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  8. Don't beat yourself up about it John....he seems to have a sensible head and heart and perfectly understood.

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  9. Bless your heart!!!
    Then stop by the Vet's and talk to him...it will ease your heart And his...
    hughugs

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    1. This Donna agrees. Will be a good life lesson for the boy.

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  10. I agree with what everyone else said. The boy knew you were very distressed and I'm certain he didn't feel himself offended....in fact, he was probably relieved to be ordered to leave, it sounds as if he was in an awkward position and was probably terribly uncomfortable. And how kind of him to speak to you. I would stop by the vet's office and thank him or else send a note. What a good young man. :)

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    1. Just what I was thinking, too. And I'm sure he understood your pain and frame of mind at the time. Don't beat yourself up but if it would make you feel better, Jennifer has the right idea.

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    2. I agree, and with Miss Fifi.

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  11. I don't think there are any real rules of behavior when it comes to that moment just before.... . I'll bet the boy knew how you felt and knew you would like some privacy to grieve.

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  12. That was decent of him to acknowledge the loss of your pet. It sounds like he was too 'green' to realize how to behave at the vet's office. Also: I'm sorry for your loss, John.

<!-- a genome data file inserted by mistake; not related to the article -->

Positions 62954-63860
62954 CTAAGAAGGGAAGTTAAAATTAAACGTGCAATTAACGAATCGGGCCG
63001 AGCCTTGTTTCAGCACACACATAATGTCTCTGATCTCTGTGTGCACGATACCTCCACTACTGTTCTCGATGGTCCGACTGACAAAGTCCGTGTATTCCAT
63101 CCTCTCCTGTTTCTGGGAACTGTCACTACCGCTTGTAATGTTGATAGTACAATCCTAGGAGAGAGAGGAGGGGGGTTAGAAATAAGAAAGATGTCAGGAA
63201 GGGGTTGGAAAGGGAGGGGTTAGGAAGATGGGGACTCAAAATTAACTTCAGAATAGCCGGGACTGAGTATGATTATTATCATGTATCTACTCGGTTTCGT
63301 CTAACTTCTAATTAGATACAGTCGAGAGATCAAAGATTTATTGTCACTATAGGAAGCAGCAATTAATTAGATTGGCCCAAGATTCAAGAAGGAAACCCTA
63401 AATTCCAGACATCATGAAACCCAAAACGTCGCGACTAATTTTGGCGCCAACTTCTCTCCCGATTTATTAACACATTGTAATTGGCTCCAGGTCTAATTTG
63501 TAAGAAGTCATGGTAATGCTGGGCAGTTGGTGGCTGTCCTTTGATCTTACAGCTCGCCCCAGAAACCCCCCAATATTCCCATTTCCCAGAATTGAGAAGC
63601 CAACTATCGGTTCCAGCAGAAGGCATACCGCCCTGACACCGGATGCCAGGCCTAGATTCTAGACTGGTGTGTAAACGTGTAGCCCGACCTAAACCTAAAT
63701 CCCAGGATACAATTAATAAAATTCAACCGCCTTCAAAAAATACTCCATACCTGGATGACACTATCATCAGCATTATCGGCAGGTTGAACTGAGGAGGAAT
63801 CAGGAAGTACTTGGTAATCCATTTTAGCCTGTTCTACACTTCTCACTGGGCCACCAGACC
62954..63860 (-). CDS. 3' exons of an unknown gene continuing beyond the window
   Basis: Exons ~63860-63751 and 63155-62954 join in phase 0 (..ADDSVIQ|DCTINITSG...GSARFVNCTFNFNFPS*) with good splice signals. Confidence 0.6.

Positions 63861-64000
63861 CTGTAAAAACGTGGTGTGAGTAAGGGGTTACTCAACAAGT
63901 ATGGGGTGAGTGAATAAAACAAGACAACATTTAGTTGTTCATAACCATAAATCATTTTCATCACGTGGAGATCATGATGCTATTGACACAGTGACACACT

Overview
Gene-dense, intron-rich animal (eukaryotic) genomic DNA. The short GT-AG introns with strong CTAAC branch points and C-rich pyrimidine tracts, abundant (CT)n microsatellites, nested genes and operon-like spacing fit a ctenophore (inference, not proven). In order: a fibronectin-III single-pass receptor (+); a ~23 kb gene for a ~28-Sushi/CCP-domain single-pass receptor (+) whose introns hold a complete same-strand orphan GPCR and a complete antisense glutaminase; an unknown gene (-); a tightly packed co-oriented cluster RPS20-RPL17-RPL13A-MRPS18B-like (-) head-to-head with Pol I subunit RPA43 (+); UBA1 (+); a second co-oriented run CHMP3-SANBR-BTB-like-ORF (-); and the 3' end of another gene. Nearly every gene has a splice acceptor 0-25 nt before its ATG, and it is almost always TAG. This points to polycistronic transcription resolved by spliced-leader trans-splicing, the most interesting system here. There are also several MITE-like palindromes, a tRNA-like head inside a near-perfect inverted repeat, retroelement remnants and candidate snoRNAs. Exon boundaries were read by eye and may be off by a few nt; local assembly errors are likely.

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  13. I think everyone...especially Jennifer have summed it all up so very well. There is no doubt it will always be a moment that neither you, nor that young man, will ever forget. I'm sure he understands or he would not have been brave enough to speak to you. Bless. X

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  14. Nice. So many comments above express it better than I could have done.

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  15. oh dear me, I am sure he knew how upset you were that day.

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  16. What a tender hearted fellow to add the descriptor "little"; he won't care you shuffled a little. This is all part of his life learning, and you and the little dog will stand him in good stead.

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  17. He obviously understood your pain on the day and will no doubt understand your confusion today. Don't let it play on your mind. If you see him again you can give him a big grin and say 'thank you for being there'.

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  18. Oh John, I'm sure he realised the horrible time you were having, He obviously bears no grudge or he wouldn't have spoken to you. Now go and give Lady Winnie a big sloppy kiss x

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  19. Just having a catch up on your blog. Sorry to hear about your loss. But I'd say that lad wasn't offened at all, he would have avoided you otherwise or at least not said anything. Hope you're well x

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  20. Hugs, John. I wouldn't even try to advise on this. You'll see the young man again ... sometime.

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  21. Sounds to me like he understood and there's no need to apologise. You'll bump into him again I'm sure. Now you know the face. They do put these young people in situations they aren't prepared for don't they. My step-step son, the yogurt churner, was at the bedside of a dying elderly person yesterday at work and was there when she passed. He was pretty upset by it. Very depressed last night.

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  22. Bravo to the young man for approaching you. It would have been so easy for him to have just looked the other way.

    And bravo to you for this post.

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  23. PS Photo title "me and my dog" should be "Meg and her human"